I live in so many lives — the one I just finished as a learning facilitator for month of Sundays in lively and balmy Australia was fun, enlivening, tiring, and of course an ego boost; being the center of attention is exhilarating but also draining.
One’s ego comes to earth very quickly on arriving home, suddenly plunged into an office crisis — its own world, tangles at home — another world, and urgent meetings in my second business, running a wharf. Also cold — home to a Maine just creaking awake today after the longest winter any of us can remember.
Still drugged from travel, and feeling whupped up side of the head from every angle, I went to take a walk around the neighborhood: The geese are back, honking noisily and moving nitrogen from place to place. Despite their excrement everywhere, they are eating up the bug larvae. We’ll thank them later; they are a welcome spring sound. The ducks alight on the ice still hanging in farm pond, hoping someone will come out with a ladle full of cracked corn, as they have been all winter. The horses are rooting around the dead grass in the pasture, but they are still living on last year’s hay. Simon, the barn cat, is cleaning himself up in the warmth of a sunny corner.
In the afternoon sun, every pile of anything — the manure and shavings stacks, wood chips, brush — looks soft, but it’s only on the surface; kick it to stub your toe on the solid ice inside. It’ll take some more sunny days and warm winds to melt away the cold heart set in place during the Tropic of Capricorn.
For my Aussie-thinned blood it’s very cold, but for the folks who’ve stayed here, this is the first warm day, and everyone’s out. Dirk’s pulling the tarp off the firewood for the summer drying period, and shows me the foundation for his planned two-car garage. Liam’s out with his mountain bike, checking tire pressure and clearances, blowing off the cobwebs as he whizzes around the potholed cove road. Annie’s out getting the greenhouse ready for seedlings once the threat of the frost has passed. Christa’s out on her determined walk. Ken’s pencil is behind his ear, squaring up to the jobs he left behind at first snowfall.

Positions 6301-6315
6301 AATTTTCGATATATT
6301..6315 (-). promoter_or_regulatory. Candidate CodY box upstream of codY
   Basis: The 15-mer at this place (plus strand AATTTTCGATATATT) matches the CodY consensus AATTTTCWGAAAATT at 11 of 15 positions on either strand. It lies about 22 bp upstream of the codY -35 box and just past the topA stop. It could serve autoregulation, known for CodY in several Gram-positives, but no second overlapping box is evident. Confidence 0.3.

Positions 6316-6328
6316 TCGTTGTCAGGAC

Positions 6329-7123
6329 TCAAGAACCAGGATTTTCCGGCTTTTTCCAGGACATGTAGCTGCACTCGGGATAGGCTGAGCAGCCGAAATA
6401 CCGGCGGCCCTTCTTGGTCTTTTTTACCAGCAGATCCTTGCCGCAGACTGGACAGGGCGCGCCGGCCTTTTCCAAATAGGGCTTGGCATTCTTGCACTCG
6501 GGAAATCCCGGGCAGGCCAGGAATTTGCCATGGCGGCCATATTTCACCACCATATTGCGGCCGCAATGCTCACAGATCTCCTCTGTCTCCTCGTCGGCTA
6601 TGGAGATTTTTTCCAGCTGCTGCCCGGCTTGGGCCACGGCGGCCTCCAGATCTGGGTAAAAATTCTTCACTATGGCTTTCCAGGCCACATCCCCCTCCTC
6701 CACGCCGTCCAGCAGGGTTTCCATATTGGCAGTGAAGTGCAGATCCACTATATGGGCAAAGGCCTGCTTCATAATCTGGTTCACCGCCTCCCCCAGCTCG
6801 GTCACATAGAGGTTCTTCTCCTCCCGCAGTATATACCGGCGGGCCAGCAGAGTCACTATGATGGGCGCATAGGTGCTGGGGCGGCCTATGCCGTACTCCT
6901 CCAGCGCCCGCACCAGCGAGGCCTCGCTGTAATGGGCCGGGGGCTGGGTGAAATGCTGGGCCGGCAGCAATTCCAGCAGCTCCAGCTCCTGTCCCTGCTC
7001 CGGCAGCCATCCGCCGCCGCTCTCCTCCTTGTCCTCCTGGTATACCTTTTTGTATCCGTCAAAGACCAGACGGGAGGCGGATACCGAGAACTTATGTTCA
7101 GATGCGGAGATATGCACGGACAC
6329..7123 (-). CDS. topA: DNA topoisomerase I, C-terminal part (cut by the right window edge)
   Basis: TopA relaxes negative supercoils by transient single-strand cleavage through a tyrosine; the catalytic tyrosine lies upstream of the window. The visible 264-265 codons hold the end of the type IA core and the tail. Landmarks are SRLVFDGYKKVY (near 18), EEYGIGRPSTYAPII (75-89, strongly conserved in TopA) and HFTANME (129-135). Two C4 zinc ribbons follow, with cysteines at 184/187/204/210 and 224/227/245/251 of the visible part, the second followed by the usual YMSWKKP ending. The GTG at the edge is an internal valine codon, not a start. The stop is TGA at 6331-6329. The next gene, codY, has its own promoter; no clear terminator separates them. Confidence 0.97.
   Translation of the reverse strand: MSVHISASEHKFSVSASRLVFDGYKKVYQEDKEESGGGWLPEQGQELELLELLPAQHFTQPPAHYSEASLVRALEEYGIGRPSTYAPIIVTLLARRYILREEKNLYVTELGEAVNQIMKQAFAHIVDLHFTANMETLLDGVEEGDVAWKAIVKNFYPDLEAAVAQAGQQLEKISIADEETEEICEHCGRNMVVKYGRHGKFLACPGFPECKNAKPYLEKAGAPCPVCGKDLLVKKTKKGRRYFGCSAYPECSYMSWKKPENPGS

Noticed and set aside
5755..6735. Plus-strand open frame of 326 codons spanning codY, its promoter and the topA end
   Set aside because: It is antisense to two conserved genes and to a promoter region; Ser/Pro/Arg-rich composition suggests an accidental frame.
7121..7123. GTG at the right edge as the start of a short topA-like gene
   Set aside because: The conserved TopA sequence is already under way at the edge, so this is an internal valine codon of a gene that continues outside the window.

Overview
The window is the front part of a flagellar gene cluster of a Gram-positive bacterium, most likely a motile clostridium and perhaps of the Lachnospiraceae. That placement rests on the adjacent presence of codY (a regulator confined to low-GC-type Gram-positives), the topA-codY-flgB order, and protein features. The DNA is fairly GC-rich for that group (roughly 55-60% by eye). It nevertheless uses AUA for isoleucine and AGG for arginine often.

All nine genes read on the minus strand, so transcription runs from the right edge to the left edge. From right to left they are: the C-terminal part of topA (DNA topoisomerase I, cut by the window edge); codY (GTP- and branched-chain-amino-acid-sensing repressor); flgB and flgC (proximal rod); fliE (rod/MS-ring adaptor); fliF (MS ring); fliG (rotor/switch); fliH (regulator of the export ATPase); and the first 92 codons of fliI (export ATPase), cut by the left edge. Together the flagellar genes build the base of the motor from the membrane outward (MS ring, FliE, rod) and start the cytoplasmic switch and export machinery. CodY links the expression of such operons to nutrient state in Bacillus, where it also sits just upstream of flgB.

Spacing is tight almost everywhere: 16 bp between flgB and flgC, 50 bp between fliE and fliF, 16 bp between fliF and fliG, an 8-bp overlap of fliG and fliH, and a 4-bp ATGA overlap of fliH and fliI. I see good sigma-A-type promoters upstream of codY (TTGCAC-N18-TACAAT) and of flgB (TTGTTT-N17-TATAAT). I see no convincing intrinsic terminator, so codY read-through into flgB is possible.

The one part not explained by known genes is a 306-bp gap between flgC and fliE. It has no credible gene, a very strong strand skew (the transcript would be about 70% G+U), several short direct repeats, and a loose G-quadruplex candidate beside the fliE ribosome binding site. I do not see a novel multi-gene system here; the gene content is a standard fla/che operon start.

I move from conversation to conversation, catching up not just on my weeks away, but the whole winter. We all live in this tiny neighborhood, but we haven’t seen each other for months. Everyone goes to earth here in the winter, a form of social hibernation; we don’t move way out here because we’re overly communicative.
But today – and even though it cannot be put on the calendar there is this day every year – when everyone comes out and communes, when we get the kind of news you cannot get from Facebook. The promise if not the actuality of coming spring in the long sun loosens our tongues and has us looking up.